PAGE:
Paralympic Games
24 August - 5 September 2021

Ugandan's Ritah Asiimwe retrains body and mind after loss of right hand

Just like learning how to write again, Asiimwe had to re-learn how to play sports, and it has paid off in her Paralympic debut at Tokyo 2020 10 Sep 2021
Ritah Asiimwe plays a backhand
Ritah Asiimwe in action at the Tokyo 2020 Paralympic Games
ⒸOIS/Thomas Lovelock.

Ever so often, the right side of Ritah Asiimwe’s body tries to reclaim its natural, dominant role. The right arm, instinctively, reaches out for any task. But then the left has to remind it – that without the right hand that was once there, their roles have to switch. Thought has to override instinct.

The Ugandan has trained herself with that thought process to reach badminton’s Paralympic debut at Tokyo 2020. 

Asiimwe grew up fond of sports such as volleyball, table tennis and running. But it all changed on January 2005 when she woke up in a hospital without her right hand. 

From that day, she said she never wants to “be too vulnerable” 

“I want to be an independent person,” said the 35-year-old, who competed in the women’s singles SU5 in Tokyo. “I want to be a person making my own decisions, with my own will, so I never let the depression of losing a hand take over.”

“It was on January 4th that I was assaulted,” continued Asiimwe, who boldly opened up about that day. 

She found two people trying to break into her grandmother's home. One had a machete and the other a hammer.

They chased her. 

“When I woke up in a hospital I realised I didn’t have a hand anymore, (but) I need to finish my school,” she recalled. “In February I went back home, and in March I went back to school. I wanted to complete my studies. I never wanted to see myself left behind because of what happened. I wanted to finish everything. I never wanted to see anyone look down on me or feel pity for me. I wanted to fight my challenges.”

Looking back at the incident, Asiimwe described herself as the “sacrificial lamb.”

"I'm grateful they did (chase me), because I don't know how many people would have got hurt in the house because it was Christmas season and all my cousins, my sisters, everyone was there,” she said.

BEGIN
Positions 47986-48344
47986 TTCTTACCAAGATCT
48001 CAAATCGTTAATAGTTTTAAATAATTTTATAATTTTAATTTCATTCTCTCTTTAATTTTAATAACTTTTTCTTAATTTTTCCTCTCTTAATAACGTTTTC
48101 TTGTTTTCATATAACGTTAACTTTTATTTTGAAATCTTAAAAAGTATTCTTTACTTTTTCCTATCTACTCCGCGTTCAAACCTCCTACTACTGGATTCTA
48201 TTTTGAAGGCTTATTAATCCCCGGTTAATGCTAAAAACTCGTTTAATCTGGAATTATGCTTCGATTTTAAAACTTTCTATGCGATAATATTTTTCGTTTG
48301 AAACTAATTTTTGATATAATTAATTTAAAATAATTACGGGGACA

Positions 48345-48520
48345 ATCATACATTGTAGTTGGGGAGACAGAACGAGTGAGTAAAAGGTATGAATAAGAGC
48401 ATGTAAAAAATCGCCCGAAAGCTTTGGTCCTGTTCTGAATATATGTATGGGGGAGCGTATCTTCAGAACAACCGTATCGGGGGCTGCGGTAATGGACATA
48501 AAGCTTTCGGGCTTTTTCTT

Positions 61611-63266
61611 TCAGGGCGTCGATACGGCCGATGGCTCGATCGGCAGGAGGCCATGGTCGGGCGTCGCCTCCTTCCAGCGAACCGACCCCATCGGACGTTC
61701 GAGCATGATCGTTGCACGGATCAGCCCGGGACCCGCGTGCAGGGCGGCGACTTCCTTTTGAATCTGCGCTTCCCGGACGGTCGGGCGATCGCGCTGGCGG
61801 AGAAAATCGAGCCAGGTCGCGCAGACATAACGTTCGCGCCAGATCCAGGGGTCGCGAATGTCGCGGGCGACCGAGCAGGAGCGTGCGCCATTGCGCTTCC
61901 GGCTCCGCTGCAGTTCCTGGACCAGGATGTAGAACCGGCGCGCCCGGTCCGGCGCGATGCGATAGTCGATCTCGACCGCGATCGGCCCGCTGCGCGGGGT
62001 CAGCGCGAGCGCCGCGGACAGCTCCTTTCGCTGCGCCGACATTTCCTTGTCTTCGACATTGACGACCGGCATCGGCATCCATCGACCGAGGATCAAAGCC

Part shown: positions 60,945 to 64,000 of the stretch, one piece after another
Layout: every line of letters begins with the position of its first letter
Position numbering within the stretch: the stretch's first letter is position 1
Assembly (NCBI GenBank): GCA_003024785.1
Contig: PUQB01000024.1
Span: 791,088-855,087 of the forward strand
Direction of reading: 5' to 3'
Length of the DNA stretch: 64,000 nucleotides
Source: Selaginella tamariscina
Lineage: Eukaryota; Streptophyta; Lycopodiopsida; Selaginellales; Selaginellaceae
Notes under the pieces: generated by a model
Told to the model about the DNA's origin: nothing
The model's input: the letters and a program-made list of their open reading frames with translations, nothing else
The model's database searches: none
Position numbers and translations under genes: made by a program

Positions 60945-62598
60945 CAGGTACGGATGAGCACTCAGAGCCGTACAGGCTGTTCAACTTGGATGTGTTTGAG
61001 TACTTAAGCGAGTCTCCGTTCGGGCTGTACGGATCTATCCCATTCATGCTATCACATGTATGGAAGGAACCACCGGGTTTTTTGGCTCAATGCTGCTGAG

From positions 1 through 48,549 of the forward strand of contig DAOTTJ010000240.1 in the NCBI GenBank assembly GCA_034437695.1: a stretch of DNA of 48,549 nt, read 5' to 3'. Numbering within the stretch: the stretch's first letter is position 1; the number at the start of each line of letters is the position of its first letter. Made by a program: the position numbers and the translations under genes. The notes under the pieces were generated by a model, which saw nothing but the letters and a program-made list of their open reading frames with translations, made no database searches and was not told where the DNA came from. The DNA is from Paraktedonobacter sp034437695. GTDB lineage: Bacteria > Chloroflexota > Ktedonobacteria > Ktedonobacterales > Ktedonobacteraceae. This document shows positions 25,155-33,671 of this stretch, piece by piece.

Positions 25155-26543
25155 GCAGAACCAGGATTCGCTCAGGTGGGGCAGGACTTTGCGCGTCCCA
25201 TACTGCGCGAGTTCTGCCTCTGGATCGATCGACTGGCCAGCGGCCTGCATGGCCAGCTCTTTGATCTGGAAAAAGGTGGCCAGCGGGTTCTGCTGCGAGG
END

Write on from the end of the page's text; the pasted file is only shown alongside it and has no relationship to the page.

Having lost her dominant hand, the first major challenge was to train her left hand; she had to learn to write and do the things that the right was accustomed to doing.

“I had to train my left hand from scratch. I was like a baby in kindergarten, trying to write A, B, C. My teachers said I can’t finish high school because I had to learn to write. I had to catch up. I couldn’t sit for more than five minutes because my body had become so weak. I needed to keep going. I wanted to be ready, so when opportunity knocked, I had to be ready.

“Just like badminton knocked, and it found me ready.”

She happened to visit the Uganda Para Badminton International in 2018 and realised that Para badminton was what she had been looking for.

Just as she taught herself to write, Asiimwe taught herself to play badminton with the non-dominant left hand.

There are peculiar challenges, though. Badminton is a sport of footwork as much as it is about strokeplay, and so she found the right side of her body was sometimes in conflict with her left. 

“I had to change my leg, it’s kind of annoying sometimes. Gradually I learned to move with my left leg. Sometimes they collide. The right one always claims its position. I have to keep the left going.

“They do cooperate now. Every microsecond they need reminding,” Asiimwe laughed.

The training paid off when she learned in July she had qualified for Tokyo 2020, where badminton made its Paralympic debut.

"When my coach told me I had qualified, it was unbelievable. The excitement engulfed me. It was a mix of emotions. I wanted to shout out, I wanted to cry, I was in disbelief,” Asiimwe said. "I needed to go into my bedroom and cover myself in a blanket."

She played three matches but did not make it out of her group. But it is a starting point for Paris 2024. 

“It did take me a lot of time, around 14 years, until I found badminton. That’s when I found a new voice of freedom, that I can do anything,” she said. “I stopped thinking less negatively. So it’s keeping me positive. I know there’s a lot of setbacks and stigma, but it’s about your mindset.”